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Assessment of Antibiotic Susceptibility Pattern on Staphylococcus aureus isolated from Suya (Roasted Meat) and Nunu (Milk) Sold in Jos Metropolis


Assessment of Antibiotic Susceptibility Pattern on Staphylococcus aureus isolated from Suya (Roasted Meat) and Nunu (Milk) Sold in Jos Metropolis

Ejinaka, OR; ; Lote-Nwaru IE; Agbalaka P.I; Ajik, H.

Federal School of Medical Laboratory Science, Jos-Nigeria

Jwanse, R.I

Health and Development Support Programme (Hands), Jos, Nigeria

All correspondence to: Obeta M.U. E-mail: uchejesoobeta@gmail.com;


The assessment of antibiotic susceptibility pattern on Staphylococcus aureus isolated from Suya (Roasted Meat) and Nunu (Milk) sold in Jos was carried out in Jos Metropolis. This study was aimed at the occurrence of staphylococcus aureus in suya and nunu and its sensitivity to antibiotics. A total of 15 Suya and 15 Nunu sample were collected, the sample were cultured and identified by routine bacteriological method. Prevalence of S.aureus in Nunu was 40% and Suya was 33.3%. The susceptibility profile of staphylococcus aureus isolates from Suya (roasted meat) on an antimicrobial agents revealed a high susceptibility to Gentamycin (80%), Levofloxacin (80%), Rifampin (80%) Norfloxacin (80%) and had high resistance to Chloramphericol (80%), Ciprofloxacin (80%), Amoxil (80%), Ampiclox (80%) and Erythromycin (60%). The susceptibility profile of staphylococcus aureus isolates from Nunu (milk) on an antimicrobial agents revealed a high susceptibility to Gentamycin (80%), Levofloxacin (83.3%), Norfloxacin (83.3%), Erythromycin and Ciprofloxacin (66.7%) respectively, Rifampin and Levofloxacin 50% respectively and had high resistance to Chloramphericol, Amoxil and Ampiclox (66.7%) respectively; Rifampin and Levofloxacin 50% respectively. The S. aureus was present in Suya (Roasted Meat) and Nunu

(Milk) sold in Jos and resistant to some commonly used antibiotics in Jos.

Keywords: Staphylococcus aureus, Antibiotic Susceptibility, Suya, Nunu, Jos.

Staphylococcus aureus is one of the major food borne abdominal cramping, with or without diarrhea. The disease is usually self-limiting and typically resolves within 24 – 48h after onset. Occasionally it can be severe enough to pathogens, frequently causing disease globally as a warrant hospitalization, particularly when infants, elderly result of food ingestion contaminated with or debilitated people are concerned (Argud´ın et al., 2012;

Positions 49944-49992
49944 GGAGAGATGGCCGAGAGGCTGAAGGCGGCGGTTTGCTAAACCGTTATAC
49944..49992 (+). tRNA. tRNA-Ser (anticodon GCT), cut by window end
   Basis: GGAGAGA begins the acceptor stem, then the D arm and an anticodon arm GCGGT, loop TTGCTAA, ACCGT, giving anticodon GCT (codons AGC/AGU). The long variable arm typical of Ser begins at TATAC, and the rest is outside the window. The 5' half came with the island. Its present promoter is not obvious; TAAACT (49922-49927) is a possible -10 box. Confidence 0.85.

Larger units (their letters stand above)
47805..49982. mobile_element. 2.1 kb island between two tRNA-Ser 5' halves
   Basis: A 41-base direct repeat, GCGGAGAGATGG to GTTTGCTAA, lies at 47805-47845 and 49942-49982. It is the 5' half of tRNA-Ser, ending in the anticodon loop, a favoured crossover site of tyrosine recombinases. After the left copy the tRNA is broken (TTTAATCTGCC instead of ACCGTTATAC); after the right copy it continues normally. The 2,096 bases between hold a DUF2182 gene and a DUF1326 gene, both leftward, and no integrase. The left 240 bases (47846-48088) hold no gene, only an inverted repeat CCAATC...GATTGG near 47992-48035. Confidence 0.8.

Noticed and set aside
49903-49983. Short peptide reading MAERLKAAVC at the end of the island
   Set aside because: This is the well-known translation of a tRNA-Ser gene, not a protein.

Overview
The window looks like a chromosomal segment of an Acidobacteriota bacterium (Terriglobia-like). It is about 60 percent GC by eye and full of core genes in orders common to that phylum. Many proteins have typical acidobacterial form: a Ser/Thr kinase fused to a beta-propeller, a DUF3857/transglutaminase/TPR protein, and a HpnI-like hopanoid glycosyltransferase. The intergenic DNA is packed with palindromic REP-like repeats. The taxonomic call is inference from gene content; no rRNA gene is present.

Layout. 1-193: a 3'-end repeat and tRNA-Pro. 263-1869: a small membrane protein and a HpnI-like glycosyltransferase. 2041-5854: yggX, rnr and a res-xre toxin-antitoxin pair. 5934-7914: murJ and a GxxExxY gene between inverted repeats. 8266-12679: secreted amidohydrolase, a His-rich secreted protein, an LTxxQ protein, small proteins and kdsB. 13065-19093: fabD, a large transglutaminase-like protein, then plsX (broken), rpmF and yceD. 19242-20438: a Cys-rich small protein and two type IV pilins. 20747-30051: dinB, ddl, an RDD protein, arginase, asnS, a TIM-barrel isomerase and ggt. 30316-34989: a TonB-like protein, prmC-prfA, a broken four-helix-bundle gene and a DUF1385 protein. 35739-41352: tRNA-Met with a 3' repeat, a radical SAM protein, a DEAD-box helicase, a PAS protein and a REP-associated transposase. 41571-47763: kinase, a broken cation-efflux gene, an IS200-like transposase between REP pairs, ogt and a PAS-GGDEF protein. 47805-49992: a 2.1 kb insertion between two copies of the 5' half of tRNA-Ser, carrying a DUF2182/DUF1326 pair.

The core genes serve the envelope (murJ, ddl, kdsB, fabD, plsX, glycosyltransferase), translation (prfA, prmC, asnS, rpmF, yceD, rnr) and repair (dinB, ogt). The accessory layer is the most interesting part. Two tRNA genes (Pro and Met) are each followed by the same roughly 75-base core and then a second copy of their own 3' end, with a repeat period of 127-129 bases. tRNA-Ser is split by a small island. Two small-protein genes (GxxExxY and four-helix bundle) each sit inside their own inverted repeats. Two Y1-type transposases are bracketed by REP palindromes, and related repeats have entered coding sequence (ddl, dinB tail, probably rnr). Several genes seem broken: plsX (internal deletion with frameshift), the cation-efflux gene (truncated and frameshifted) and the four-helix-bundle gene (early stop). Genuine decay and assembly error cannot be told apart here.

staphylococcal endotoxin (Mendoza, et al., 2010). S.
Mendoza et al, 2013).
S. aureus can cause wide spectrum of infections, ranging from superficial skin infections to severe, and potentially fatal, Jhalka et al., (2014) suggests the contributing factors for invasive disease due to combination of toxin-mediated the low incidence of SFD to include misdiagnosis, virulence, invasiveness, and antibiotic resistance. An improper sample collection in laboratory during important impediment to the control of the Staphylococcus examination, lack of seeking medical attention by the aureus infection is the tendency to gain resistance to almost affected persons, and lack of routine surveillance of all classes of antimicrobial agent (Jhalka et al., 2014).
clinical for S. aureus or its enterotoxins and unavailability
Staphylococcus aureus does not compete well with
of implicated foods for confirmation of laboratory testing
indigenous microbial in raw foods, contamination is
at the time of outbreak.
mainly associated with improper handling of cooked or
processed foods. However, S. aureus is also present in food,
Food handlers such as Suya meat and Nunu vendors are
animals, and dairy cattle, sheep and goats (Larkin et al.,
carrying enterotoxin-producing S. aureus in their noses or
2009). The S. aureus bacteria were then termed methicillin-
their hands which are regarded as the main source of food
resistant S. aureus (MRSA) usually show resistant to many